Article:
Emails are a tried and tested marketing tool, but some fine-tuning can help you get the most out of them
When looking at an email marketing strategy it’s vital to think about the audience you are aiming at. Editorially led emails are becoming more and more popular, with a magazine-style format that appeals to the reader with design and content. Emails can be a good way to personalise the brand and the design of the email should reflect this and encourage interaction with the reader, building trust and familiarity with that brand.
Emails should always be sent in both html and text formats but Andy Francis, co-founder of email marketing firm E-style, says emails should be sent out in as many formats as possible including a web, a print and a pdf version.
When it comes to the subject line of an email, Francis says it should always correspond to the content of the email, whether that be an offer, a news piece or a competition. In order to get through spam filters he advises avoiding words like ‘special offer’ or ‘winner’ in the subject line. Stephen Dale, sales manager of email marketing company Emailvision, whose clients including Mulberry and Kurt Geiger, agrees but also adds that ‘Sale’ and ‘bargain’ are words to avoid.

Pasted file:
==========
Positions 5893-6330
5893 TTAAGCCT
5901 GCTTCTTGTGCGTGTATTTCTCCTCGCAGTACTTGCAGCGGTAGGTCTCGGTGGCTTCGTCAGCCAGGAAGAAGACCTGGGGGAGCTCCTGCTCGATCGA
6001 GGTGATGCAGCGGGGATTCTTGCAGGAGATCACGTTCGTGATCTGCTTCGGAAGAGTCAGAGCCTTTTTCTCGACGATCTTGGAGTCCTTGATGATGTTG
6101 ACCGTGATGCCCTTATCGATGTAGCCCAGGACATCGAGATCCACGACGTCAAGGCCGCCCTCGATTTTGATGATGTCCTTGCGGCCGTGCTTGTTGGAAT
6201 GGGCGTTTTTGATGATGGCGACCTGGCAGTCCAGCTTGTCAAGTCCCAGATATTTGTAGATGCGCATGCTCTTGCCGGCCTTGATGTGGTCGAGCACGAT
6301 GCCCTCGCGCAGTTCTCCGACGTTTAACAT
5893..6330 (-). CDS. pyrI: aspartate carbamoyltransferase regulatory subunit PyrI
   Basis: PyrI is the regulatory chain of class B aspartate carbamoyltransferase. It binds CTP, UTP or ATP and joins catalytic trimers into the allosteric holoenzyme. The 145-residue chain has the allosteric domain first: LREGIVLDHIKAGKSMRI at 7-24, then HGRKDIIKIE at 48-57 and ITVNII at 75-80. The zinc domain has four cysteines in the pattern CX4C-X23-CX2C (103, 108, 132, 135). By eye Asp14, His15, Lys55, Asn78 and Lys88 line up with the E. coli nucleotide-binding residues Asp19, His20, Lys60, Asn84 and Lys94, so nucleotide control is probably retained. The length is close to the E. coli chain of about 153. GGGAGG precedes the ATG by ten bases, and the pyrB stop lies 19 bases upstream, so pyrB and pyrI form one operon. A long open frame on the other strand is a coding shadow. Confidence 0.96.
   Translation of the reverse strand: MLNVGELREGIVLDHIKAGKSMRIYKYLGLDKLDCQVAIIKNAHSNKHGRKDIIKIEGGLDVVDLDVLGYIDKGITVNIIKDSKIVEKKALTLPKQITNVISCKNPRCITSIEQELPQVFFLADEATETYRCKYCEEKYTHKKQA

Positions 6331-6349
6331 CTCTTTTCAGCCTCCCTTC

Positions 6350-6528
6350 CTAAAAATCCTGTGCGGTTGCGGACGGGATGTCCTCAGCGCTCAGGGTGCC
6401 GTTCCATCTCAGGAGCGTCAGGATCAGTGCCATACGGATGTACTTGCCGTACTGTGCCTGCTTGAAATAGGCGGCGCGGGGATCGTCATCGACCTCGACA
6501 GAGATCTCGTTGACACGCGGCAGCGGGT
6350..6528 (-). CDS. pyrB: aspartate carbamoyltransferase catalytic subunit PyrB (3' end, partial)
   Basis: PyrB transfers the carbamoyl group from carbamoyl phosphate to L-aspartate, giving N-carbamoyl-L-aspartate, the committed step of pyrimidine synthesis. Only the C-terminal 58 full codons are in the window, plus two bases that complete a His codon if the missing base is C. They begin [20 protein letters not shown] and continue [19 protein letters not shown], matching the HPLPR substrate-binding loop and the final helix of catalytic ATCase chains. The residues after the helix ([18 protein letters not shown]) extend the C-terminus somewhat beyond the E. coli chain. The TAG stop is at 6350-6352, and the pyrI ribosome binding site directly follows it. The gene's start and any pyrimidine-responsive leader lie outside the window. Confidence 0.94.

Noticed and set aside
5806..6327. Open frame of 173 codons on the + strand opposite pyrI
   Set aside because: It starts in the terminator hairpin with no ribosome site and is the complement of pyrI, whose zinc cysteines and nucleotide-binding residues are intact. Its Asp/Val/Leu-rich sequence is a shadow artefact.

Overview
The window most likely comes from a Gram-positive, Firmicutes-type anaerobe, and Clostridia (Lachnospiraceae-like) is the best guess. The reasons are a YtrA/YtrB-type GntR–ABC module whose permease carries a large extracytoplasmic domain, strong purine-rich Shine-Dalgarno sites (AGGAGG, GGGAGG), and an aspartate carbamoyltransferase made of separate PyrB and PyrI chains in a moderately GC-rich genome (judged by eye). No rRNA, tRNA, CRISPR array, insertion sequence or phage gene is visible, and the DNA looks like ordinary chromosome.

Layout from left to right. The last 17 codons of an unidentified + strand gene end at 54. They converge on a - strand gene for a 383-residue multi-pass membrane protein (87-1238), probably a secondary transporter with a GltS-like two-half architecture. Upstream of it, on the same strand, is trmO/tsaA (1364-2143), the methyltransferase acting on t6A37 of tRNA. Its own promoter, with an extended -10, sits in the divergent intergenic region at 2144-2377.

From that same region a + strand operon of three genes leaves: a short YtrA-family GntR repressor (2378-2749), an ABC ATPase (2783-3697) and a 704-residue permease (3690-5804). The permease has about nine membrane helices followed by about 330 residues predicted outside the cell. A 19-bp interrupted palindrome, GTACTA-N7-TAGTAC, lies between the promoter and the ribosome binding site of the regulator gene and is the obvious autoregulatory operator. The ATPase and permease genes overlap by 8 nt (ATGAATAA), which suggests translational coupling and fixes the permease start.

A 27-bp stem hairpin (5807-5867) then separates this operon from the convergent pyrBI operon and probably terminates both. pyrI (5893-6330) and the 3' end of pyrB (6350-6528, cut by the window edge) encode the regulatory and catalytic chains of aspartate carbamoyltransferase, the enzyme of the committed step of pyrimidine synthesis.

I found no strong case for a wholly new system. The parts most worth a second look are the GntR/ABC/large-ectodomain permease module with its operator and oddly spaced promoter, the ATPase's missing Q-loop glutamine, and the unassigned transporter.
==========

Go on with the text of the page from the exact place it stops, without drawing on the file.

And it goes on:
How often marketing emails should be sent depends on the brand and the offer, but generally the maximum should be once a day. Dale encourages a process known as a triggered lifestyle campaign where systems look at the data and behaviour of a user and generate emails accordingly. For example, if a date of birth is specified in the sign-up process, emails can then be sent to give that customer a birthday discount, or if a customer has not been back to the site for a while an email offer can be sent encouraging them to come back.
E-style offers a preference manager as part of its service, where customers can upload personal details and choose what emails they receive and when. This gives the customer control over the relationship with the retailer and makes them feel more comfortable about signing up for emails.
Once emails have been sent, the most important thing to analyse is the open and click rates. These rates can vary depending on the size of the data list and type of email but the stats give a good indication of what is working and what the audience is wanting to see more of. As Francis says: “A click is like your customer talking to you - be reactive, see what is working and do more of it.” l